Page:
Tuesday, June 23, 2009

Fair Dealing Back in Favour?

After years of unpopularity at the hands of CC, fair dealing seems to be back in favour!
A couple of recent reads have suggested this:
I have finally got around to reading the Senate Standing Committee on Environment, Communications and the Arts report on The reporting of sports news and the emergence of digital media (May 2009). The Committee makes a couple of interesting recommendations:
5.23 'The committee recommends that the parliament should not amend copyright law to clarify the application of the news 'fair dealing' exception, unless future specific case law outcomes appear to warrant it.' (5.23) and 'The committee recommends that the government consider and respond to the Copyright Law Review Committee report and its recommendations.' (5.25)
According to the Senate Committeee Report most media organisations agreed that 'the current copyright laws, and particularly the fair dealing provisions, were working well, did not require amendment and were the best option for the future.' Well , I suspect what this really means is that they are worried about losing control over their own arrangements if they ask for legislative or other governmental intervention. What they are currently doing is not really a reflection of the fair dealing laws, but rather a gentlemen's agreement worked out in the shadow of fair dealing.
Further, the Report notes at 4.5: 'Maintaining the stauts quo would leave news media organisations and sporting bodies to continue to act on their own interpretations of fair dealing. There may be future legal action and this would provide direction as to how current fair dealing provisions appply to the digital media environment. The Attorney-General's Department agreed that legal proceedings on fair dealing and its application to digital media would be useful.' Too right, but no one wants to actually do it, let alone pay for it! Perhaps some of us may have learnt a valuable lesson from The Panel case? If not, then Premier Media Group might sounds some warning bells! Anyway, the Report continues: at 4.7 'Keeping the situation as it currently stands means that the responsibility for negotiating media accreditation agreements- and resolving disputes- will remain with news media and sporting orgnisations.'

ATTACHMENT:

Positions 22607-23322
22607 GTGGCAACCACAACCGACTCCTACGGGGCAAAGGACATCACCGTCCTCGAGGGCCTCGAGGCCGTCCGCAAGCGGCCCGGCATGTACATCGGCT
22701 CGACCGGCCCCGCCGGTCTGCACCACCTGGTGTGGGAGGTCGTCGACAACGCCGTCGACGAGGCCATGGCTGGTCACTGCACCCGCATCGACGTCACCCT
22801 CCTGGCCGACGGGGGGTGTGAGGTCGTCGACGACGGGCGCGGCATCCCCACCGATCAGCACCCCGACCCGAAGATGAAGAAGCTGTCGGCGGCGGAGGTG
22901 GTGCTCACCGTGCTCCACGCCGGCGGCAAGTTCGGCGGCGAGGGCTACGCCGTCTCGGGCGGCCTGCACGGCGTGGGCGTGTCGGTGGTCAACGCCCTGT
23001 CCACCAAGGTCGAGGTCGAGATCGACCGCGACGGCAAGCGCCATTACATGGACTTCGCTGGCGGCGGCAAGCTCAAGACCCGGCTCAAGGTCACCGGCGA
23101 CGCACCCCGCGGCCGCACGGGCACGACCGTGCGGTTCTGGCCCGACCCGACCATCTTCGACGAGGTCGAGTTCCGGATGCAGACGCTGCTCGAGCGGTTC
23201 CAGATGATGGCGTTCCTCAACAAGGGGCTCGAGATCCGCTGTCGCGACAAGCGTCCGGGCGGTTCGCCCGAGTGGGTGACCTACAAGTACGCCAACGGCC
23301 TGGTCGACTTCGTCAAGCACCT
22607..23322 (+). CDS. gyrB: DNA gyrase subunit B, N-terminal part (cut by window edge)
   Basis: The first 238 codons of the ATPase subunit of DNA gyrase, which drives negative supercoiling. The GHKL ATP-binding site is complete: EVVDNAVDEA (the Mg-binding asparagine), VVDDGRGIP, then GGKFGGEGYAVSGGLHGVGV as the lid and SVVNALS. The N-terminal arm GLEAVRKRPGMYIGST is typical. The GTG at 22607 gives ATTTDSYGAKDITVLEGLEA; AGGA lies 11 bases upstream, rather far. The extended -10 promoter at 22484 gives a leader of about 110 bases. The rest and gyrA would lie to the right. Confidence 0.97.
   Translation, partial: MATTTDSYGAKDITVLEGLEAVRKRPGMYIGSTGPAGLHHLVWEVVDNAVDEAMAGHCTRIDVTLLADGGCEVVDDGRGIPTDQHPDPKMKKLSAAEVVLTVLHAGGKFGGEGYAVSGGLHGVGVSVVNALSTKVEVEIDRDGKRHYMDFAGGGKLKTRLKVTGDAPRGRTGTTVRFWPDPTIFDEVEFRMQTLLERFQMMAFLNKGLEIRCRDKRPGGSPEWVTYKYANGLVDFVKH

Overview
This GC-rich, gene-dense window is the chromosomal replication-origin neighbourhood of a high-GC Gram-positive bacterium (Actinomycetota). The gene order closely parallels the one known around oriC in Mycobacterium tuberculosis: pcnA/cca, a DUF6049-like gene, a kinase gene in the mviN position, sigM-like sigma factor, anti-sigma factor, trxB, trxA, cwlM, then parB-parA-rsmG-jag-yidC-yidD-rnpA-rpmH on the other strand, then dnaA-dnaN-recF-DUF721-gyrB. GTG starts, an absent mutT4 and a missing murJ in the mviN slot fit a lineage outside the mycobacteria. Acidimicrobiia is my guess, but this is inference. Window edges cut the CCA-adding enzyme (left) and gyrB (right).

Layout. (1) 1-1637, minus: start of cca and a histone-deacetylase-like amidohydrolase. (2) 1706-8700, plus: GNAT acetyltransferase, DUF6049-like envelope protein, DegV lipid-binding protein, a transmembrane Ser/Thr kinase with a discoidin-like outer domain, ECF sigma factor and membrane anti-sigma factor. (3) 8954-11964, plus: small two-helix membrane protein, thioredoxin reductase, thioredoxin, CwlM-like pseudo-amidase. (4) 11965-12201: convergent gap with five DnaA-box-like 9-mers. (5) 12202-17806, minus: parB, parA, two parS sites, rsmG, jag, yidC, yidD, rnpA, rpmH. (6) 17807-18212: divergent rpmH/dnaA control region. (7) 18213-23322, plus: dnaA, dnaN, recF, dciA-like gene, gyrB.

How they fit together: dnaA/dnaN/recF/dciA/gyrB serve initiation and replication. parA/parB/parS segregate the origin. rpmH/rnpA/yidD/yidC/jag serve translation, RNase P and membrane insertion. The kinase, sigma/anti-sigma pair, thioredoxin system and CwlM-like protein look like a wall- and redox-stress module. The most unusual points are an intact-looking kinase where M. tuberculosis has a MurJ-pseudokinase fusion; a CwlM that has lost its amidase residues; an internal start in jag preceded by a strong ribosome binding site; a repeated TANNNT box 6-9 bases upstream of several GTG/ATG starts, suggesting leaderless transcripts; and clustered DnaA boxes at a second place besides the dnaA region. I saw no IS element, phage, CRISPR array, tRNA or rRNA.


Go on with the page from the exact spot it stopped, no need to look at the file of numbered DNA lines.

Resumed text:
There is also an interesting discussion of whether there should be copyright in a sporting event as a performance (more relevant to some sports than others one suspects, and no Fabio Grosso we haven't forgiven your performance at the 2006 World Cup!)
So it will be interesting to see if this may revive an interest in responding to the CLRC Copyright and Contract Report (2002).
It is difficult to overstate the importance of sports content in Australia, as the Report notes, both as news and as entertainment, and as the line between them becomes increasingly blurred, it is harder to distinguish between the two. The Report reflects a careful and balanced approach.
The other item is an article by Prof Steven Hetcher, who presented a paper at the recent Age of Digital Convergence Conference, on 'Using Social Norms to regulate Fan Fiction and Remix Culture' (forthcoming), a fun presentation and a thought provoking read.
Oh, and the Chaser is back tonight!

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